Body acceptance is harder than it should be. We have hundreds of specialized parts working in intricate fashion to do amazing things like dance, perform music, toss a football, swim, do yoga, build blanket forts with our kids, give hugs and make love. Even simple activities like walking, eating and speaking are minor miracles in my book. For the most part, my body works the way I want it to. My body has been good to me, and when my body has suffered, it's usually because of poor choices on my account.
Even people who accept their body often lack the ability to praise and celebrate it. How can we when we are constantly sold an impossible ideal? If we loved our bodies as is, think of how many companies would go out of business. And I'm not just speaking about women or those who are overweight. Everyone struggles to love their body. I know some stunningly attractive people who obsess about their perceived imperfections. Sometimes I think that the closer someone is to being perfect, the more they focus on the things they don't like. I am so far from perfect that it would take all of my time and energy to get anywhere near the American ideal for a woman - and I mean every waking moment and every ounce of energy. It would consume my life. I try to eat right and exercise, but there are only so many hours in the day. My motto is "I'd rather be fat and happy than skinny and miserable."
That is not to say that "real women have curves" as if long, lean women are somehow something other than a real woman. Women (and men, of course) come in all shapes and sizes. We all know this. The trick is to truly love and be excited about the body you inhabit. I was a size 6 in college but I didn't know how to feel good in my skin. I was constantly comparing myself to my even smaller roommate. I don't remember what it feels like to be that thin, but I sometimes do fantasize about it. I wonder what it would be like to be a smaller, thinner, less flabby version of me. I wonder how it would feel to walk into a room full of people and feel confident that my body didn't repulse them. I wonder what it would be like to be able to wear whatever I want because everything looks good on me. I would love to rock a bikini just one more time.
The Militant Baker tells me that I can indeed rock a bikini, or anything else I damn well please. In her post "Things No One Will Tell Fat Girls... So I Will" she declares "Wearing whatever you want is a political statement. ... Wear whatever it is that makes you happy. This is your life." Not that I needed her permission, but I guess I did need her encouragement.
Many of her other statements resonated with me as well:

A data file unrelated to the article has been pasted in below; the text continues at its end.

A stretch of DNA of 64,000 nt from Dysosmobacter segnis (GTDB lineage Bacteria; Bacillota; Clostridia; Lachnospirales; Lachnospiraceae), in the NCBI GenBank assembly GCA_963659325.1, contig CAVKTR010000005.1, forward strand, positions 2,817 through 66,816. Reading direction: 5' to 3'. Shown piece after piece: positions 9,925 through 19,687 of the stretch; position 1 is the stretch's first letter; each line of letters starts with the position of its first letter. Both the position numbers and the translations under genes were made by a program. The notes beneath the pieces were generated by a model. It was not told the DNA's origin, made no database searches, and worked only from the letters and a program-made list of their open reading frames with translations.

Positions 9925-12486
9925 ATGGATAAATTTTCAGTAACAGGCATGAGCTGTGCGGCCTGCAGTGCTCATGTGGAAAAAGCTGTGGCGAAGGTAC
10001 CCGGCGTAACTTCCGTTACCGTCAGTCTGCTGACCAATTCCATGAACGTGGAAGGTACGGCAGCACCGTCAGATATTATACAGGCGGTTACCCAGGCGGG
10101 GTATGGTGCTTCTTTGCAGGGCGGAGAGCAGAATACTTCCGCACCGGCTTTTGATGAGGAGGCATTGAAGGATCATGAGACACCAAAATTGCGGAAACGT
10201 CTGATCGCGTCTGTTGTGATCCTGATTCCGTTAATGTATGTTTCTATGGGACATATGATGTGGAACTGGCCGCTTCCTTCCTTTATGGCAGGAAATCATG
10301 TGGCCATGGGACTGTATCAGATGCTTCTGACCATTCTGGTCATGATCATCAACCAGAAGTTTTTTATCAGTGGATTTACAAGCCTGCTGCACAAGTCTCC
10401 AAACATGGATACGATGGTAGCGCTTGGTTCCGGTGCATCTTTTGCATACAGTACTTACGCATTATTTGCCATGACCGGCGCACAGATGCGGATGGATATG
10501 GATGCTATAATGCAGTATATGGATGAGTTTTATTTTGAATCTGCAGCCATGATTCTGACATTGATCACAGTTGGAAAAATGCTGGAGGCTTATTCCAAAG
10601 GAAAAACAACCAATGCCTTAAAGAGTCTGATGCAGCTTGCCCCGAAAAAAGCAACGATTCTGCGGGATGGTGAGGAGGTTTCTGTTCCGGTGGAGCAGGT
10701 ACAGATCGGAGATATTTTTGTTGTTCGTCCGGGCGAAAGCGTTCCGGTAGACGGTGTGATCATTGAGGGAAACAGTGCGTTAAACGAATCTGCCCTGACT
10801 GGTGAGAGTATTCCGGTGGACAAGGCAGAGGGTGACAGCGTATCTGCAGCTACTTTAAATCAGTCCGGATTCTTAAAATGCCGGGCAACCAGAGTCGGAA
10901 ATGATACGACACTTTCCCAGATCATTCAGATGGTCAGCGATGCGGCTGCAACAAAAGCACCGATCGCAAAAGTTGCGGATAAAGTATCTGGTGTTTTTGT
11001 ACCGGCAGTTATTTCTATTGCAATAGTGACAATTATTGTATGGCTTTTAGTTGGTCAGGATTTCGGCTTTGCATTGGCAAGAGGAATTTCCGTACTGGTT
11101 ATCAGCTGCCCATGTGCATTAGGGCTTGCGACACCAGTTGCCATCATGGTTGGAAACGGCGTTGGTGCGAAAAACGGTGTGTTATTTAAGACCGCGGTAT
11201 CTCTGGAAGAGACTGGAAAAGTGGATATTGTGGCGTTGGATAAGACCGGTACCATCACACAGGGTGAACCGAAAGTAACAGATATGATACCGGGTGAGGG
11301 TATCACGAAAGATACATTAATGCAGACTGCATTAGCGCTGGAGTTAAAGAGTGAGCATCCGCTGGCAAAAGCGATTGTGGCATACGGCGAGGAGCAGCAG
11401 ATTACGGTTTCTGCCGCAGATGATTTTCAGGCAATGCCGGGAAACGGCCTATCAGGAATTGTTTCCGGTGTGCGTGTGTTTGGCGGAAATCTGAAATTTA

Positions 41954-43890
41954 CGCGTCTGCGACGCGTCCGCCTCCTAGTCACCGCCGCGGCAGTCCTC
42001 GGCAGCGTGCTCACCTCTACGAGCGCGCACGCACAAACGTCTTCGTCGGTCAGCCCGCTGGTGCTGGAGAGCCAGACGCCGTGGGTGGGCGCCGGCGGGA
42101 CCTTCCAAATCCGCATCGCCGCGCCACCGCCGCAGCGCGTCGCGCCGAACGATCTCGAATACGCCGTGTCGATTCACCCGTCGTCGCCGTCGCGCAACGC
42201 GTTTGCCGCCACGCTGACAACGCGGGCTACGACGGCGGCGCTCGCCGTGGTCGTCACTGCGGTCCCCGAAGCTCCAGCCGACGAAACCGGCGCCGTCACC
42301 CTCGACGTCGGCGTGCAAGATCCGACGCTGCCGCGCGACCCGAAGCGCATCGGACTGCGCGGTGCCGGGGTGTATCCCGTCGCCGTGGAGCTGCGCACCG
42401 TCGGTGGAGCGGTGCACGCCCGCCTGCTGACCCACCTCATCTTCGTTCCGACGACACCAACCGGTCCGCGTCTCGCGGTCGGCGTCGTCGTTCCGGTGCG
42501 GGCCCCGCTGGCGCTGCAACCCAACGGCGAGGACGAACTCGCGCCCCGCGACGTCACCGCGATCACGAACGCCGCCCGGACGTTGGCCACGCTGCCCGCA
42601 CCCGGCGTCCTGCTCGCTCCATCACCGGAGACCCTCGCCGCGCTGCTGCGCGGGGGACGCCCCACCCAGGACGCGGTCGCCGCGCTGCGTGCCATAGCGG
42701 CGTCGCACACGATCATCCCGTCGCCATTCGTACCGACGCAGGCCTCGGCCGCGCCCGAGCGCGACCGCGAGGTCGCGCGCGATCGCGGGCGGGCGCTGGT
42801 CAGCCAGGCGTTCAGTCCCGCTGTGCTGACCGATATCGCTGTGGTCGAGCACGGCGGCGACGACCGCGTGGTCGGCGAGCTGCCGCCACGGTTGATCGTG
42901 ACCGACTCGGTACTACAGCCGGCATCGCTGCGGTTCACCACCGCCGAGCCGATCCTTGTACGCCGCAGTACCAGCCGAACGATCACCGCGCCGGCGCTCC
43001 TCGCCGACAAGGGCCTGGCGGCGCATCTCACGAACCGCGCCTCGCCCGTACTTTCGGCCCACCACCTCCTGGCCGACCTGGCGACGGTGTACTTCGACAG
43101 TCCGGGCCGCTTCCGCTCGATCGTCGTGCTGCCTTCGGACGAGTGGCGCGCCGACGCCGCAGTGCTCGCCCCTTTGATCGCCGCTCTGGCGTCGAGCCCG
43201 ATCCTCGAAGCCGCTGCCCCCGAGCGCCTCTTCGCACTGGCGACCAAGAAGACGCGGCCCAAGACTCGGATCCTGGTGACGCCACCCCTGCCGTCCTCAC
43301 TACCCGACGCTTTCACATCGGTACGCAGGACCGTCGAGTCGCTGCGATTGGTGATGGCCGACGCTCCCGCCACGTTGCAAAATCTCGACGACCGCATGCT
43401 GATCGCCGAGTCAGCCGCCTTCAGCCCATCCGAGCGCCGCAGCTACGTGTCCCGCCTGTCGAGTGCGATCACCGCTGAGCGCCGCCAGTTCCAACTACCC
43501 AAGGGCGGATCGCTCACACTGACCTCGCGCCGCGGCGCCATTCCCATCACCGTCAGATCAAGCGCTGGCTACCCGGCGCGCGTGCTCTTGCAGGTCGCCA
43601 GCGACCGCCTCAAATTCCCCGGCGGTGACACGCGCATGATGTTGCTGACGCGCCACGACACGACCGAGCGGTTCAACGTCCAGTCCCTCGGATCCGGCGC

"When people say 'you're gorgeous,' believe them."
Yesterday, a male friend complimented me. My response? I rolled my eyes, complained that I've gained nine pounds, and said I felt like a beached whale lately. He smiled, "Well whatever you're doing, keep doing it 'cause you look good to me." I continued my self-loathing by telling him how I had to wear my "fat clothes" lately because I couldn't fit into my cute skirts and that I always feel gross in the winter... and..and... And he just looked at me straight in the eyes until I could say it. "Thank you," I said. All I needed to say was "Thank you."
"A guy can pick you up off your feet, and it won't break his back."
I wouldn't have believed it was possible until it happened. I was in the kitchen making dinner, and without warning, the guy I was talking to picked me up and set me on the counter. Like, effortlessly. He just scooped me up and plopped me on the counter. I was in shock. It wasn't to kiss me or make out, it was just a friendly, if slightly flirtatious, gesture. I was elated.
"You're not stunning despite your body. You're stunning because of your body."
I needed to hear this one. This one needs to sink in. I used to say that even though I might not have the body I used to, men should still like me because I am a kind person, and funny, and smart, and responsible, and lots of other things that should make up for my lack of physical beauty. It didn't occur to me that someone would actually like me because of my body. Same goes for men. There are women who want their men big and round. I prefer men bald and smooth all over, but some of my friends like hairy chests and thick beards. I want Boris Kodjoe; they want Rick Ross. Whatever you look like, you are someone's idea of sexy. They will want you precisely because of your body, not in spite of it.
"You are perfect. You are more than enough. You are the best thing that has ever happened to you. And you are beautiful."
That one is going on a Post-it and on my bathroom mirror.